ericgibbs

Well-Known Member
Most Helpful Member
The outpout voltage of the micro will be about 0.4V when it is sinking 10mA. The base-emitter voltage of the transistor is 0.7V. Then the base resistor has 3.9V across it and for 10mA its value should be 390 ohms.
hi agu,
Hope you are well on 'the mend' and will soon be back to full health.

Looking at this post, unless I am misreading it, I believe you have made an error.

If the MCU is sinking the 10mA then its output will be low.?

When high, assuming say +5V on the output and a Vbe on of 0.7V, the base resistor for 10mA would be,

4.3V/0.01 = 430R [nominal], so a 500R should get the job done.
 

audioguru

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Most Helpful Member
hi agu,
Hope you are well on 'the mend' and will soon be back to full health.
Thanks. I am mending well.

Looking at this post, unless I am misreading it, I believe you have made an error.

If the MCU is sinking the 10mA then its output will be low.?
Yes, about +0.4V when its current is 10mA.

When high, assuming say +5V on the output and a Vbe on of 0.7V, the base resistor for 10mA would be,

4.3V/0.01 = 430R [nominal], so a 500R should get the job done.
But the TIP42 transistor is a PNP because the OP needs to have a transistor that pulls-up the common anodes of his LED display.
The base resistor has 3.9V across it so its value should be 390 ohms.
 

crashmeplease

New Member
Thanks for all the input so far..

hFE is not used for a switching transistor that is saturated. HFE is used for an amplifying transistor that has plenty of emitter to collector voltage.

The TIP42A power transistor has a minimum HFE of 30 when its collector current is 300mA and its emitter to collector voltage is 4.0V or more.

Like almost all transistors, the max saturation voltage loss of a TIP42A is rated when its base current is 1/10th its collector current. So for a collector current of 100mA feed 10mA to its base for it to saturate well.

Why use a power transistor? Use a little 2N4403 transistor instead.
Two reasons for this choice, mainly I have some lying around, but the final design will have 10x displays daisy chained together. I probably should have mentioned this :)

This is where calculating the load current becomes interesting. Worse case scenario, if I assume all the LEDs in a complete row are lit at 30mA, then 8 × 20 × .03 = 4.8A
Due to multiplexing and the speed the display is refreshed, and the fact that probably only half the LEDs within a row might only ever be on at once, one could assume an average current of 2.4A? Would you calculate based on this average value or always for the maximum possible load?

Hmm hang on, actually now I have read through all the posts rather than trying to answer them in sequence, the end result will be that I will need a 390R base resistor or is this just based on the fact that the assumption is the load is 100mA at the moment. This would mean for 1/10th of 2.4A is 240mA base current(~18R), and up to 480mA base current(~8R) if I account for worse case scenario? And this needing another buffer stage to protect the micro?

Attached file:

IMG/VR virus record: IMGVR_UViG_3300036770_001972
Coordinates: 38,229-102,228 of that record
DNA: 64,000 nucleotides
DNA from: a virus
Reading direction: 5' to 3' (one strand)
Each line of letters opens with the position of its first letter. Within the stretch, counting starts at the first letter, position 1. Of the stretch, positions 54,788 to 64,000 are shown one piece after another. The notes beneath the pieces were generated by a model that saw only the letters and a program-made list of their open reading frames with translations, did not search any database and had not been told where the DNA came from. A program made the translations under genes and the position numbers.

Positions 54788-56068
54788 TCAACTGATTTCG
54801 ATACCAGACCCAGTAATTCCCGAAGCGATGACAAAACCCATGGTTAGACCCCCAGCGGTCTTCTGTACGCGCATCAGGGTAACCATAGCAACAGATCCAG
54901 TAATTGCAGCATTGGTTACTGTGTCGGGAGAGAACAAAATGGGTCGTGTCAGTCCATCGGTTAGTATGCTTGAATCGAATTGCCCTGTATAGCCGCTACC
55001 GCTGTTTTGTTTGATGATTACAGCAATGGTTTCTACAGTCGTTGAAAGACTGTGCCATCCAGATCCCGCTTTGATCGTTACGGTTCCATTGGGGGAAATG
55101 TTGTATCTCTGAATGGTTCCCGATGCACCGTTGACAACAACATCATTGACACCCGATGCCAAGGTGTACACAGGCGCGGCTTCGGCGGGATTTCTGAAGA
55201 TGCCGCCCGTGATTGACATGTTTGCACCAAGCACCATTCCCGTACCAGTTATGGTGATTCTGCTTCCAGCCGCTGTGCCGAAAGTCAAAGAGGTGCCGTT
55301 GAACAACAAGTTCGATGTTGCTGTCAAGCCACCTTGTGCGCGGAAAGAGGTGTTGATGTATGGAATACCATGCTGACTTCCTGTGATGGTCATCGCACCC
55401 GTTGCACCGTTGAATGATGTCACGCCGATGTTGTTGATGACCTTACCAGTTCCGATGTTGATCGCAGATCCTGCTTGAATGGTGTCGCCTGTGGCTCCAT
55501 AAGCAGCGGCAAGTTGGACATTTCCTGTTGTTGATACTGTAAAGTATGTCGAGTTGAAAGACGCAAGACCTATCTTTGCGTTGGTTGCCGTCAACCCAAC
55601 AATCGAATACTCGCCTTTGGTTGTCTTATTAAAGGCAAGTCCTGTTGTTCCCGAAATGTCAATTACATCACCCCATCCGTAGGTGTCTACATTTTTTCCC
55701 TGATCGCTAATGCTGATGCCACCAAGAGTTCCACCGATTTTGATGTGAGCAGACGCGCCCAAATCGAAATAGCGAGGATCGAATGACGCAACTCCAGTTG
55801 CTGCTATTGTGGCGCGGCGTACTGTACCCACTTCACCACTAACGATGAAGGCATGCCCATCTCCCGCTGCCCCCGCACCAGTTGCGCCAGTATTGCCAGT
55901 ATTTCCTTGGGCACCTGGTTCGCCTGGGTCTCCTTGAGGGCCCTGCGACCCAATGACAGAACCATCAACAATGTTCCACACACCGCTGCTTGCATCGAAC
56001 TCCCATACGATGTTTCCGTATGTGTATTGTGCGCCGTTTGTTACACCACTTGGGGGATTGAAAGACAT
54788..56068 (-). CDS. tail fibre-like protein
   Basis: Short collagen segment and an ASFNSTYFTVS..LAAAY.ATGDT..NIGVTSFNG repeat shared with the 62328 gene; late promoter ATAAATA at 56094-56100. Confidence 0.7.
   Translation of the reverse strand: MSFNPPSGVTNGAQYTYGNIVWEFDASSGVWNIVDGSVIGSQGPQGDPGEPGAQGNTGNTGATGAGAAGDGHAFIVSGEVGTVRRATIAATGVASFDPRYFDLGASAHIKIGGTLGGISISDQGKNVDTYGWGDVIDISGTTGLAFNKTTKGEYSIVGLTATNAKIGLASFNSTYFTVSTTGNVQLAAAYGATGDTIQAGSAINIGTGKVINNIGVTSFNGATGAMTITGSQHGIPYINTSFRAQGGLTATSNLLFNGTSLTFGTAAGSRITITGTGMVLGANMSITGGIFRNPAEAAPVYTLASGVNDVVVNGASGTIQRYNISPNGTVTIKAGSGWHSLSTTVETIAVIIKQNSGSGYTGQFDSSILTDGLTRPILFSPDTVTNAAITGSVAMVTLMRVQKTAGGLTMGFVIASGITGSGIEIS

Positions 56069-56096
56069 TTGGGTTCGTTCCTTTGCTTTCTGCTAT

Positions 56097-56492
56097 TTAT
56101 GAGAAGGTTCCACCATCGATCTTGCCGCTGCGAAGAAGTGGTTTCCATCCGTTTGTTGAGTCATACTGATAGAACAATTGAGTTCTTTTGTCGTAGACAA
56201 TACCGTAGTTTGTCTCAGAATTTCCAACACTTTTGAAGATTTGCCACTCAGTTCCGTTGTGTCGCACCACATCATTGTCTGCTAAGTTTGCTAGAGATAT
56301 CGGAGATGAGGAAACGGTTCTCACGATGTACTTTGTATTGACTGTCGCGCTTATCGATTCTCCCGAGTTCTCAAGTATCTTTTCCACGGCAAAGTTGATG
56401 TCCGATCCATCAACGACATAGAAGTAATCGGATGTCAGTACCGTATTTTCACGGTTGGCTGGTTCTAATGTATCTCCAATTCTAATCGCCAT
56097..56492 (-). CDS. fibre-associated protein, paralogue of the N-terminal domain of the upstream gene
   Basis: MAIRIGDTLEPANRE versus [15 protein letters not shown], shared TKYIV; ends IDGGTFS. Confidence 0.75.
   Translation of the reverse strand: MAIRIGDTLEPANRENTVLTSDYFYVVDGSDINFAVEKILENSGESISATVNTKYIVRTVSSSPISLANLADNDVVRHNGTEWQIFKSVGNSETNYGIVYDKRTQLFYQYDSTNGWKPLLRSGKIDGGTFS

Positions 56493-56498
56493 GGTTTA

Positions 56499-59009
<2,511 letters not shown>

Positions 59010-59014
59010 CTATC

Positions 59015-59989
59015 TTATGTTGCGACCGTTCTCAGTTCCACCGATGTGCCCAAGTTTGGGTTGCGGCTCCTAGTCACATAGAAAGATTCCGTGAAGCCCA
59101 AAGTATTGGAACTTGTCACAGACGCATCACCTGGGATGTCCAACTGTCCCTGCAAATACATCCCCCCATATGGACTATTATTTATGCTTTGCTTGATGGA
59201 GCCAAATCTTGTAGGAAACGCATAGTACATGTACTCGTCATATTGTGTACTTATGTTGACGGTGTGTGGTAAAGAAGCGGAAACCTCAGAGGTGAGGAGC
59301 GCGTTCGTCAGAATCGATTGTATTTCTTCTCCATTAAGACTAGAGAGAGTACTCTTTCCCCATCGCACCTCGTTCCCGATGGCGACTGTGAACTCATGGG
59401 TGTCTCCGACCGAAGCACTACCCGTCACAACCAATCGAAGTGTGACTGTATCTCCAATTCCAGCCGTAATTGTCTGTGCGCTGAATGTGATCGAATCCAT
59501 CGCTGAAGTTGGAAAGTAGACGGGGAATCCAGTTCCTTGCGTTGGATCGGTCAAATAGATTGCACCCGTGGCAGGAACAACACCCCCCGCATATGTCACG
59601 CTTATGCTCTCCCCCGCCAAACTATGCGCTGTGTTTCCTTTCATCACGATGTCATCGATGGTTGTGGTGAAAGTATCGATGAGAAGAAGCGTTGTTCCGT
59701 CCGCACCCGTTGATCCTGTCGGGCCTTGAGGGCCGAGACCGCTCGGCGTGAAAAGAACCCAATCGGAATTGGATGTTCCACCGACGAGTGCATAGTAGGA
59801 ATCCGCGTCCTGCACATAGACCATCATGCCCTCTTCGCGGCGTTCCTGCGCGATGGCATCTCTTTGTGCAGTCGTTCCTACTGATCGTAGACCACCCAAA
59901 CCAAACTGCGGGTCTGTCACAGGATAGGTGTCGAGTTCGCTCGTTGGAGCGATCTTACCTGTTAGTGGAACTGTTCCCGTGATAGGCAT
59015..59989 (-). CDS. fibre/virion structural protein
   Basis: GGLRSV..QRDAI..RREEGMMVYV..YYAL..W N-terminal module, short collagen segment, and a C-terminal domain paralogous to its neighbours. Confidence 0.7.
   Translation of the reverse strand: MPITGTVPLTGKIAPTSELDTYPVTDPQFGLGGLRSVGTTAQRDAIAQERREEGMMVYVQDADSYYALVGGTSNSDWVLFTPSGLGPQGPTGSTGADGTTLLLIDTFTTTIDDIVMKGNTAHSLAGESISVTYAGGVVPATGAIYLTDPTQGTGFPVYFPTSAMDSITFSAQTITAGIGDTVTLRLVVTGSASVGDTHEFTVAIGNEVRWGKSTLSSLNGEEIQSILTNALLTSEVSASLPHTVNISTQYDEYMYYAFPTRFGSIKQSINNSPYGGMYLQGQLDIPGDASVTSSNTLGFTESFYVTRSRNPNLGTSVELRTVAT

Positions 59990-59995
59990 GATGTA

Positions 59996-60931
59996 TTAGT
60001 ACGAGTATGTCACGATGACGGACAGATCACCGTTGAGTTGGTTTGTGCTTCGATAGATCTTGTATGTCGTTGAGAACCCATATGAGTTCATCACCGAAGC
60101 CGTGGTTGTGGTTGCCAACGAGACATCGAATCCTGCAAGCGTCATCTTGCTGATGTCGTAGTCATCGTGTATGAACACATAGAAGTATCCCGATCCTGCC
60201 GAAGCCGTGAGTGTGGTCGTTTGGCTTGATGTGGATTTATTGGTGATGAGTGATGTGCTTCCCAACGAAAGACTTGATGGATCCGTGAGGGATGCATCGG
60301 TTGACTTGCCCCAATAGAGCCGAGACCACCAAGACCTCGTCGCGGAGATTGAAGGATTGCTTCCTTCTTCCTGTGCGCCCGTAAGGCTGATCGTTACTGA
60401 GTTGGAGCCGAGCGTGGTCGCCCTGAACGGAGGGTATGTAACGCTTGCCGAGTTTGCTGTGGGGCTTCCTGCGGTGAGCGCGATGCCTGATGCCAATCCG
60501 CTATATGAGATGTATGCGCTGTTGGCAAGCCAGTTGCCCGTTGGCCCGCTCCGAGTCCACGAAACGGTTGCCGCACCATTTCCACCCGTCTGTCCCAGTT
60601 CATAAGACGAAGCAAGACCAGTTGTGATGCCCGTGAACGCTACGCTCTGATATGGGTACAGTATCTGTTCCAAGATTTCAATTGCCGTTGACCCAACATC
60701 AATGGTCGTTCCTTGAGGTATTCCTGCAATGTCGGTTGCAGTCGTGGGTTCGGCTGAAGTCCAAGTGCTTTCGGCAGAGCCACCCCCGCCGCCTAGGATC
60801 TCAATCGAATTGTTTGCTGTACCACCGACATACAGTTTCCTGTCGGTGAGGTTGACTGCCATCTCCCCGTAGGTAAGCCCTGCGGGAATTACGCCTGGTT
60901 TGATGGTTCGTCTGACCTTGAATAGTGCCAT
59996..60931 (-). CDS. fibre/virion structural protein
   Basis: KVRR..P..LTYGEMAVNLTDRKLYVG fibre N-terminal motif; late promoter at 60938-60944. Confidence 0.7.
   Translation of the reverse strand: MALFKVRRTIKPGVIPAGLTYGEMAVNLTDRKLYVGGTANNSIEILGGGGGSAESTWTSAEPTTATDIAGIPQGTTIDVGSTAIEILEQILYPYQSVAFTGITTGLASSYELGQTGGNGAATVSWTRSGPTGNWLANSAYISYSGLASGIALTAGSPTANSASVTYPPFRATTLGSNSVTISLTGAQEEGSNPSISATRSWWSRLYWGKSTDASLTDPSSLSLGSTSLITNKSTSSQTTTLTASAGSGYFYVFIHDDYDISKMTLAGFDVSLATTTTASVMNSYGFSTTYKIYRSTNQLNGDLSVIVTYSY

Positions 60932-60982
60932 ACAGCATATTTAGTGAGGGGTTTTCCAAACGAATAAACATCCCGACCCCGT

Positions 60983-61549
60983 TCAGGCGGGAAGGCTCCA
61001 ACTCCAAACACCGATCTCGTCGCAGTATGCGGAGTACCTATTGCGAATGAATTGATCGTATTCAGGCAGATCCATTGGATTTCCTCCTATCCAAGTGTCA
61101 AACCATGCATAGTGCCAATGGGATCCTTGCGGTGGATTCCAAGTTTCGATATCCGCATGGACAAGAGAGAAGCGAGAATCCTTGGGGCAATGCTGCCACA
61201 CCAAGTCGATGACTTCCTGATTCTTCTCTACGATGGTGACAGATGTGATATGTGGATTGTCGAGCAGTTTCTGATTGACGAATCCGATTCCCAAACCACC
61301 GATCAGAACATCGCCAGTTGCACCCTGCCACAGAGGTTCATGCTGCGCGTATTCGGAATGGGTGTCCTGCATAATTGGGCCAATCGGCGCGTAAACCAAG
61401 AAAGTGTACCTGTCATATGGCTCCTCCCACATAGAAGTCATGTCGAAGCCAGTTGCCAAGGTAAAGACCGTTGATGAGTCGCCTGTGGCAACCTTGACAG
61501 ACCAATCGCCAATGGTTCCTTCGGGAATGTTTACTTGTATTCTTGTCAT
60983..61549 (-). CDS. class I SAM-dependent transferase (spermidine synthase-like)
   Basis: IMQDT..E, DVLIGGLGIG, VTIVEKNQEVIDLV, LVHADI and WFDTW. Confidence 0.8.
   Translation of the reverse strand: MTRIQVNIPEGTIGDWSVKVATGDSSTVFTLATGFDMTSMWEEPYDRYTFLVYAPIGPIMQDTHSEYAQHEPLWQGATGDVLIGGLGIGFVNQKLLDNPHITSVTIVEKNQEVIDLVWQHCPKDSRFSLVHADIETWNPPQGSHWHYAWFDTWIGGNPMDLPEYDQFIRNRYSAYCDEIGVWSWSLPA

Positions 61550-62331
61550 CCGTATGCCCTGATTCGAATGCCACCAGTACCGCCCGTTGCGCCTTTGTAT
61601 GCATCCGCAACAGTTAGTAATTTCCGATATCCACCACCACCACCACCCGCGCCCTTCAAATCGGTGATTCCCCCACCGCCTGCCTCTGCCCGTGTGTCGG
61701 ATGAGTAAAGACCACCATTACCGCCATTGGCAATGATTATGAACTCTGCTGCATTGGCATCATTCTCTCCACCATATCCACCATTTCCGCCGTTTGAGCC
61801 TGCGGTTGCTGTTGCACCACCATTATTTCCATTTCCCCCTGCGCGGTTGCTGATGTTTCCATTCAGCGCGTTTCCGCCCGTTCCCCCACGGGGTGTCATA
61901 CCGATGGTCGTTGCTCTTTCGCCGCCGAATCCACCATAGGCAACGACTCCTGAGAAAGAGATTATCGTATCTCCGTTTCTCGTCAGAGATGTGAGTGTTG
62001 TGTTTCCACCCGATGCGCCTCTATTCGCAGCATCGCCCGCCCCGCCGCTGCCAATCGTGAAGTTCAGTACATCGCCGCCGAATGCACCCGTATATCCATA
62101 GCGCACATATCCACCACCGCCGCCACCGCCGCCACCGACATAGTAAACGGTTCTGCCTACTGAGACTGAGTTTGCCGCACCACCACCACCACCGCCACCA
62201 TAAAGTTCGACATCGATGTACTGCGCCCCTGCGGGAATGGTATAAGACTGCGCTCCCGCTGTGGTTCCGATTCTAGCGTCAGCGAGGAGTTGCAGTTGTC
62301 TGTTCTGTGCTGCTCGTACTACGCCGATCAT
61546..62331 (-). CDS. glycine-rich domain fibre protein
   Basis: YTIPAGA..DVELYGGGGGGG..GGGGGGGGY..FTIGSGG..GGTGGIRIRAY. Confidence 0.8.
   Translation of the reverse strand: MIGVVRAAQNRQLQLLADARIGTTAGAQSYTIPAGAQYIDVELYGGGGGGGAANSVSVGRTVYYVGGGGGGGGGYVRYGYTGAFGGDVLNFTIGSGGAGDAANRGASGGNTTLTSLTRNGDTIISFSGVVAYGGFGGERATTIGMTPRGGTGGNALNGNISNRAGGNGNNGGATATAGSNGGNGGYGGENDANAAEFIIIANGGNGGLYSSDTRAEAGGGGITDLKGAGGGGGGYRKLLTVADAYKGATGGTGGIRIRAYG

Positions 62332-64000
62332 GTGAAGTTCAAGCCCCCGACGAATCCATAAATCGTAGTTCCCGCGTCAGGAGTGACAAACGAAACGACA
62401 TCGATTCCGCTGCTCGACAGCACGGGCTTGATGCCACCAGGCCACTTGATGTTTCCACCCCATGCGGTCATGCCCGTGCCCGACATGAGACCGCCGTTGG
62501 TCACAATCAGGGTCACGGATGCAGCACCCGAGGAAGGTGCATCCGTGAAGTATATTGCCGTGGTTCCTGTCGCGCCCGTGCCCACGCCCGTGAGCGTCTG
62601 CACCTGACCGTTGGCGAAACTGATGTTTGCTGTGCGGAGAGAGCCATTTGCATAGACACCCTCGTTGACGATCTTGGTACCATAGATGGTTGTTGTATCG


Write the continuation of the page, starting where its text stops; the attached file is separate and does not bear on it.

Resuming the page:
Thanks for the help so far :)
 
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audioguru

Well-Known Member
Most Helpful Member
Yes you need a base current of 480mA.
That is why LED driver ICs use darlington dual transistors that have a high output current and a low input current.

The TIP42A transistors each will need a little 2N4403 transistor driving it and together they have a pretty high voltage loss.
Use a logic-level P-channel Mosfet instead.
 

crashmeplease

New Member
Use a logic-level P-channel Mosfet instead.
Ok that's opened a whole new can of worms! Knowing even less about MOSFETs, but I seem to have stumbled upon the NDP6020P, which seems to be able do the job? At least I have seen them for sale in the UK, always a good starting point, as many appear to be hard to find :)

One thing I have learned tonight is I will need to put a 1M gate resistor to ground for when the micro output goes into a high impedance state, to leak away any potential charge voltage away, does this sound about right?
 
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audioguru

Well-Known Member
Most Helpful Member
A resistor to ground will turn off an NPN transistor or N-channel mosfet which you do not have. The PNP transistoir or P-channel Mosfet will turn on.

A resistor from base to emitter or from gate to source turns off a transistor or Mosfet.
 

edeca

Active Member
Ok that's opened a whole new can of worms! Knowing even less about MOSFETs, but I seem to have stumbled upon the NDP6020P, which seems to be able do the job? At least I have seen them for sale in the UK, always a good starting point, as many appear to be hard to find :)
Farnell sell a very wide selection of transistors and FETs, but they might have a different number to the one you find in international datasheets (never been a problem for me).

I'm no expert but the one you have found looks acceptable. It is logic level which is important for easy interfacing to a microcontroller.
 

crashmeplease

New Member
A resistor from base to emitter or from gate to source turns off a transistor or Mosfet.
Ofc y, doh, it was late :)

Farnell sell a very wide selection of transistors and FETs, but they might have a different number to the one you find in international datasheets (never been a problem for me).
Unfortunately Farnell don't like my choice in CC, so I have to go elsewhere anyway..

I think I saw them cheaper at Mouser anyway, I have only just stumbled upon them and may give them a go. Previously I have used Rapid, or just scrounged some bits from work when I can :)